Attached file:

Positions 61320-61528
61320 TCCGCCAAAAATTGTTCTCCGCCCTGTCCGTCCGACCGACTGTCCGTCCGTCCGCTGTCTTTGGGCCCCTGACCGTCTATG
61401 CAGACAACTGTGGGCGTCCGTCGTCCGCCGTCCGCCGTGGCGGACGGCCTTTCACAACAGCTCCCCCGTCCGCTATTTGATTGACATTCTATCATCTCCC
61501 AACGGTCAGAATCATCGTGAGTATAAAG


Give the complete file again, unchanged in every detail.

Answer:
Positions 61320-61528
61320 TCCGCCAAAAATTGTTCTCCGCCCTGTCCGTCCGACCGACTGTCCGTCCGTCCGCTGTCTTTGGGCCCCTGACCGTCTATG
61401 CAGACAACTGTGGGCGTCCGTCGTCCGCCGTCCGCCGTGGCGGACGGCCTTTCACAACAGCTCCCCCGTCCGCTATTTGATTGACATTCTATCATCTCCC
61501 AACGGTCAGAATCATCGTGAGTATAAAG